Featured Articles

Analysts expect ARM to do well next year

Analysts expect ARM to do well next year

British chip designer ARM could cash in on the mobile industry's rush to transition to 64-bit operating systems and hardware.

More...
Huawei and Xiaomi outpace Lenovo, LG in smartphone market

Huawei and Xiaomi outpace Lenovo, LG in smartphone market

Samsung has lost smartphone market share, ending the quarter on a low note and Xiaomi appears to be the big winner.

More...
Intel Broadwell 15W coming to CES

Intel Broadwell 15W coming to CES

It looks like Intel will be showing off its 14nm processors, codenames Broadwell, in a couple of weeks at CES 2015.

More...
Gainward GTX 980 Phantom reviewed

Gainward GTX 980 Phantom reviewed

Today we’ll be taking a closer look at the recently introduced Gainward GTX 980 4GB with the company’s trademark Phantom cooler.

More...
Zotac ZBOX Sphere OI520 barebones vs Sphere Plus review

Zotac ZBOX Sphere OI520 barebones vs Sphere Plus review

Zotac has been in the nettop and mini-PC space for more than four years now and it has managed to carve…

More...
Frontpage Slideshow | Copyright © 2006-2010 orks, a business unit of Nuevvo Webware Ltd.
Monday, 11 August 2008 07:07

Sprint-Nextel to spin off wireless network?

Written by David Stellmack

Image

iDen on the auction block

Sprint-Nextel Corporation is said to be contemplating selling off the iDen network, the Nextel wireless network it purchased in 2005. However, it may have difficulty selling it, as its value has dropped to about $5 billion, a nearly 80 percent decline.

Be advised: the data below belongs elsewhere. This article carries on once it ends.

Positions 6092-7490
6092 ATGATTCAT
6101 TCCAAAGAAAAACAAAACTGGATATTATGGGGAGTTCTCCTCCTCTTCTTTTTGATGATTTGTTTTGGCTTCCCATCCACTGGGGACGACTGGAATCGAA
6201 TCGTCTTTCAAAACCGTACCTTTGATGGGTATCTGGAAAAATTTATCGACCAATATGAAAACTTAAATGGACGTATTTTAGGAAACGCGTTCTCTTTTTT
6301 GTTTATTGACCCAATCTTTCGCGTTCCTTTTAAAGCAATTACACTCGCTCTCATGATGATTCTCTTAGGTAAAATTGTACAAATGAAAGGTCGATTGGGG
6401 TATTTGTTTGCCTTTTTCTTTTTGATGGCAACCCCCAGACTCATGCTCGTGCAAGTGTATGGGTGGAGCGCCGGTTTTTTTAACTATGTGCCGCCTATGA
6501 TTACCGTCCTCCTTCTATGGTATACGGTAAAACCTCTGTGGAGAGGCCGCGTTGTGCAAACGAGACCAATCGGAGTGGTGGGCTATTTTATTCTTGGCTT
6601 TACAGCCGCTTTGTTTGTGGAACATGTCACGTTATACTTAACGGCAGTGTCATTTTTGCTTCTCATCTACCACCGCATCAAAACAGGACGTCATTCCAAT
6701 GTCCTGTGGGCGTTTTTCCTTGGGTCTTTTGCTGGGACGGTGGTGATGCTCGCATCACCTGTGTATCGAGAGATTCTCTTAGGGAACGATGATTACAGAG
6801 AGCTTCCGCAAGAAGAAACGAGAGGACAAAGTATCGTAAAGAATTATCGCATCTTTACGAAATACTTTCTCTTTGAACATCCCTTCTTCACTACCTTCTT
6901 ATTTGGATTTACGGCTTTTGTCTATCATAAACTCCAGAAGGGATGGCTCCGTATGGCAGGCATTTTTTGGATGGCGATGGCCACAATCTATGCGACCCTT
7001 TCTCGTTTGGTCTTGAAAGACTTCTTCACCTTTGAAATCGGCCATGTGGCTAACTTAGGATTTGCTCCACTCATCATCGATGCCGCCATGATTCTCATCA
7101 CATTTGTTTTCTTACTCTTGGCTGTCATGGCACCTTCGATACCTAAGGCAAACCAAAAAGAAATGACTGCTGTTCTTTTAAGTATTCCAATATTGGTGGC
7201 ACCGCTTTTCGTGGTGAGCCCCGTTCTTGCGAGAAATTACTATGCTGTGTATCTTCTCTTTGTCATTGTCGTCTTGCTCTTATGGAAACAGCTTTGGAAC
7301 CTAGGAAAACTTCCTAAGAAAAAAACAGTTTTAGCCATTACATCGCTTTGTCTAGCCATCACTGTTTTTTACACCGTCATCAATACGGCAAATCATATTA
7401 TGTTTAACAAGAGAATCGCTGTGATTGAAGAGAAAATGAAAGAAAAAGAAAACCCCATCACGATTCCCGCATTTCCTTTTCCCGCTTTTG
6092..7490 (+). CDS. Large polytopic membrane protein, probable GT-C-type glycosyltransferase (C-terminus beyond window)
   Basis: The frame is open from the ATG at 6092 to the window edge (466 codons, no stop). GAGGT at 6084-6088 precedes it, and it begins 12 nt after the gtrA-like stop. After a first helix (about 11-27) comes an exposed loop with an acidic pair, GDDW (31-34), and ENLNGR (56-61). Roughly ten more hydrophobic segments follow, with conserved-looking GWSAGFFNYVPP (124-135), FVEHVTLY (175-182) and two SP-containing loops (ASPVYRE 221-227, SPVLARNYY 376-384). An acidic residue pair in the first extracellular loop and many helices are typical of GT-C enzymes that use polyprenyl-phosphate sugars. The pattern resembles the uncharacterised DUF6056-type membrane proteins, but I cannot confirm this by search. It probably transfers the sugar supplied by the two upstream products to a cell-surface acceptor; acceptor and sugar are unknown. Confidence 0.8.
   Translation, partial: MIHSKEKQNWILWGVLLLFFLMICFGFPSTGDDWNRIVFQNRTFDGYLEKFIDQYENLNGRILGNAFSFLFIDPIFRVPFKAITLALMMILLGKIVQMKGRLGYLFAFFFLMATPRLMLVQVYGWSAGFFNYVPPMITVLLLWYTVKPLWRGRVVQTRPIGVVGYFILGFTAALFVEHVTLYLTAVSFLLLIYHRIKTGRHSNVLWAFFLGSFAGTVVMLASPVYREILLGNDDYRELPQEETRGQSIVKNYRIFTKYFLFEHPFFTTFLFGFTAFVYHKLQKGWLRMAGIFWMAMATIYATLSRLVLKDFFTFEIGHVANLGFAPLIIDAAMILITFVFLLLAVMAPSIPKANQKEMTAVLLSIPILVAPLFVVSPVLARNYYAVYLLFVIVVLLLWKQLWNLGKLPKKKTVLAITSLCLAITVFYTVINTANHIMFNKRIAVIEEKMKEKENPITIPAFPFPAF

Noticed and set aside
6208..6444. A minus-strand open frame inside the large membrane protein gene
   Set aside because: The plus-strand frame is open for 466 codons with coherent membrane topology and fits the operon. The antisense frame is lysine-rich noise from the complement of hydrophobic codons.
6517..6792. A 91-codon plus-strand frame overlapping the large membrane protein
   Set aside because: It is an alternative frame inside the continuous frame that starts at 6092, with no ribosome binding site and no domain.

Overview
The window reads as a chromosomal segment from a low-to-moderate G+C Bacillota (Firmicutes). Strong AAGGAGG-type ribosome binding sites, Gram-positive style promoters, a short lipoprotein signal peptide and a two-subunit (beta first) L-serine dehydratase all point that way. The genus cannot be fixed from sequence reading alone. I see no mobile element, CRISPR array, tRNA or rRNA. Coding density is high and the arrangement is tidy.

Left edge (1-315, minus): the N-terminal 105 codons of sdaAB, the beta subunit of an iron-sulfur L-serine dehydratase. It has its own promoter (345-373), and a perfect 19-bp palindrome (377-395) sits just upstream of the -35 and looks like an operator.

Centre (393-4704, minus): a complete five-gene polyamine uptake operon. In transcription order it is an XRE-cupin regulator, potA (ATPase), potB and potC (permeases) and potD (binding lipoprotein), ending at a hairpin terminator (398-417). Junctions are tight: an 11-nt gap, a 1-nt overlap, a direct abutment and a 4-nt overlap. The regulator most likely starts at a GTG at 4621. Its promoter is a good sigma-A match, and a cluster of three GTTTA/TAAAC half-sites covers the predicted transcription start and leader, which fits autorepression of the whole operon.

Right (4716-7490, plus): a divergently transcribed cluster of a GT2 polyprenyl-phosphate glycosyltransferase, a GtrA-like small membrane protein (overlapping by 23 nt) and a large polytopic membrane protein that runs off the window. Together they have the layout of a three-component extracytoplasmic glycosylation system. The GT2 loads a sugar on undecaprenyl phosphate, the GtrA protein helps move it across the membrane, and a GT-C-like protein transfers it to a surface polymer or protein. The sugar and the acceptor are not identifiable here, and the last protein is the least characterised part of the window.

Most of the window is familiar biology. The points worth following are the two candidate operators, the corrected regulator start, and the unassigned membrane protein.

The iDen network is used by public safety and construction workers and Sprint has had difficulty integrating it with its own services. Now that it has been integrated, however, it would likely be difficult for any purchaser to reverse the integration that has been completed with Sprint-Nextel, which includes a walkie-talkie feature, billing, broadcast towers and customer service. Sprint paid nearly $35 billion for Nextel Communications three years ago, and has lost millions of customers and revenue since then.

Sprint is currently under considerable pressure from the FCC to give up a key portion of its iDen wireless airwaves for a national emergency communications networks. Rumors have been circulating that NII Holdings Inc., a Latin American service provider that uses iDen’s technology, might be interested in acquiring the iDen network.

Sprint has been losing money in a large way and analysts were predicting that Sprint would shed whatever businesses it could sell. Sprint ended its second quarter with $23 billion in debt, and cash and marketable securities of $3.5 billion. In Sprint’s fourth quarter, Sprint took a $29.7 billion write-off for most of the value of Nextel.

Last modified on Monday, 11 August 2008 07:38
blog comments powered by Disqus

 

Facebook activity

Latest Commented Articles

Recent Comments